*Scientific American* has placed the following article on their web site:

Expect the Best? Placebos Are for You! New study links expectations of rewards to placebo effect

Individual expectations of rewards may explain why some people feel
better after receiving fake drug treatments–a phenomenon known as “the
placebo effect.”

A new study using different brain imaging techniques linked the
intensity of an individual’s placebo effect to the amount of dopamine (a
neurotransmitter involved in the pleasure and reward pathway) released
in a midbrain region called the nucleus accumbens. Researchers at the
University of Michigan at Ann Arbor specifically demonstrated that those
who were more responsive to phony pills were also more likely to expect
to win big in a gambling game.

“If you have the capacity to respond to reward, then you have the
placebo effect,” says neuroscientist and radiologist Jon-Kar Zubieta,
senior author of the new study published this week in Neuron.

Zubieta and colleagues initially worked with 14 healthy volunteers who
were told they would receive painful injections of a saline (benign
saltwater) solution in their jawbones. That shot would be followed by a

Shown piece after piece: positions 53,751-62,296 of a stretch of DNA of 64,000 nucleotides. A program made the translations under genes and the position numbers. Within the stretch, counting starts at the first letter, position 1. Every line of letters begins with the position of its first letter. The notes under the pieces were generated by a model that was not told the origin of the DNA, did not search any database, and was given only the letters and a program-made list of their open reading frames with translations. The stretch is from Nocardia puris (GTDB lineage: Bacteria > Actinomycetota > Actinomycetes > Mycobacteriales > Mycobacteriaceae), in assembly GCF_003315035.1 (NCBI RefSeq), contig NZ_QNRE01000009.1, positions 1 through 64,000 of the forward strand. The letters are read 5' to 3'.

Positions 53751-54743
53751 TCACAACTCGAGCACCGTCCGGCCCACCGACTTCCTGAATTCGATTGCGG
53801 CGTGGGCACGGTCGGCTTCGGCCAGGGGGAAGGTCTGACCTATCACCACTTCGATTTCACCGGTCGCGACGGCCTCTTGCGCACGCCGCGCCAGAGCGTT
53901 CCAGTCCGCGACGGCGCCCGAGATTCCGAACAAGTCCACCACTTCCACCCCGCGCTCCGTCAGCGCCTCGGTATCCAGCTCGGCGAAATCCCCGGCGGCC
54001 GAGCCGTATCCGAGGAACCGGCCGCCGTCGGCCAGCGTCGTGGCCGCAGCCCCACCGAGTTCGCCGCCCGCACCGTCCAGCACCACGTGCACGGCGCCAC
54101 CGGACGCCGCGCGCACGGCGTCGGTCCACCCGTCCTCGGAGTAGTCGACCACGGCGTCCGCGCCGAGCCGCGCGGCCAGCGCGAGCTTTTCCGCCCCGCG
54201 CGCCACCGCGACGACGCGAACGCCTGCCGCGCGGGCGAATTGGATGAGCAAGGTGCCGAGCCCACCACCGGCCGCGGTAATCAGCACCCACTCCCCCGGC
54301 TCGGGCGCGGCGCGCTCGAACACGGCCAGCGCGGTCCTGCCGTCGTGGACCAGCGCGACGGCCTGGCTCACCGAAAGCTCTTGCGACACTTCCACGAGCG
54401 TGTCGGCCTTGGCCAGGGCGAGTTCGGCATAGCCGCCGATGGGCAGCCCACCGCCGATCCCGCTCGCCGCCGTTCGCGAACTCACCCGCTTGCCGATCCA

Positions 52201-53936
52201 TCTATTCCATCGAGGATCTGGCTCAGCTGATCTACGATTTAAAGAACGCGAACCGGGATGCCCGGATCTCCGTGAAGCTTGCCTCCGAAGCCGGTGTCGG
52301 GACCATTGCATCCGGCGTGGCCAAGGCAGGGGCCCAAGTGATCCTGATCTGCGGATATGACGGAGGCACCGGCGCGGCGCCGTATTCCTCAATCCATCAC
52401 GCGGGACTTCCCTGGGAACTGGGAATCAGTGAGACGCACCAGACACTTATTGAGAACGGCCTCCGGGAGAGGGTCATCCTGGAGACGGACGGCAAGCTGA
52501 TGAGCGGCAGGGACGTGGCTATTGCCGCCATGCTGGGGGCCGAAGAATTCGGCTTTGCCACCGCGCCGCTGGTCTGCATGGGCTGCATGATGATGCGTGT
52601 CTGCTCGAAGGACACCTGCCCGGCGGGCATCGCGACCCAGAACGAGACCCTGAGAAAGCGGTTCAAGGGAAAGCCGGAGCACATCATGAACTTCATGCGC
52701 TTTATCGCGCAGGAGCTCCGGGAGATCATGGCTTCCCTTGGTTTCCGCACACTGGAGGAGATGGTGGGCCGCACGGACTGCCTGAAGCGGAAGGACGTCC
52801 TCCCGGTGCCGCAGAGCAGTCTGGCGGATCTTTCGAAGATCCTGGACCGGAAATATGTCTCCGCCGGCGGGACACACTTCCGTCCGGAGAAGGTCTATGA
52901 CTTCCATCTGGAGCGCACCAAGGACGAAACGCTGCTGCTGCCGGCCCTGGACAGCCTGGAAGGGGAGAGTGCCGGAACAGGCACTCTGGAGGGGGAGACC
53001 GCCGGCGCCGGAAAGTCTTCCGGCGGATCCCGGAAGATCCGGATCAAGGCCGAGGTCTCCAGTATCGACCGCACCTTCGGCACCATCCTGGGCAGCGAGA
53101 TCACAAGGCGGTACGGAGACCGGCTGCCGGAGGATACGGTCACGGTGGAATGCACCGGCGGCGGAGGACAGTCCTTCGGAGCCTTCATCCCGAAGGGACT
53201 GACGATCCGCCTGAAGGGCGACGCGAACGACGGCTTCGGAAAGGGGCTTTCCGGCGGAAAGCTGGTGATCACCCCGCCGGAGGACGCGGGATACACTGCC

second one, which subjects were led to believe would either be a
painkiller or a placebo. In actuality, everyone received a placebo.
Participants continually self-reported (using a numerical scale) the
degree of pain, and researchers monitored their brains with positron
emission tomography (PET) scans.

The scans showed that half of the participants who believed they were
receiving painkillers reported feeling significantly less pain than did
other volunteers. Their dopamine levels were noticeably higher (than
that of the others) from the moment they were told they were receiving
authentic painkillers.

On a different day (so the original participants would think they were
involved in two distinct studies), researchers had the 14 subjects,
along with 16 new volunteers, play a game of chance; they scanned
participants’ brains via functional magnetic resonance imaging (fMRI)
while they played. Participants were told they could win or lose a
certain amount of money each round; they would then push a button to
determine the real take. Several of the participants showed a flurry of
activity involving dopamine release in the nucleus accumbens while
awaiting the outcome, indicating that they were expecting a reward.

The people whose nucleus accumbens lit up during the game also reported
greater relief from the sham painkillers. “What surprised me the most
was the strong link between this element of reward processing and the
fact that you can predict the placebo response,” Zubieta says. “The
placebo effect is a resiliency mechanism in the brain. … You don’t
[really] need the medication, you simply need to be convinced that
something is going to work.”

Tor Wager, a psychologist at Columbia University, says this work could
be helpful in developing new therapies that manage the expectations of
patients. “This study opens up a new avenue of studies for brain-based
interventions,” he says, “such as targeting the dopamine system” to
increase the placebo effect.

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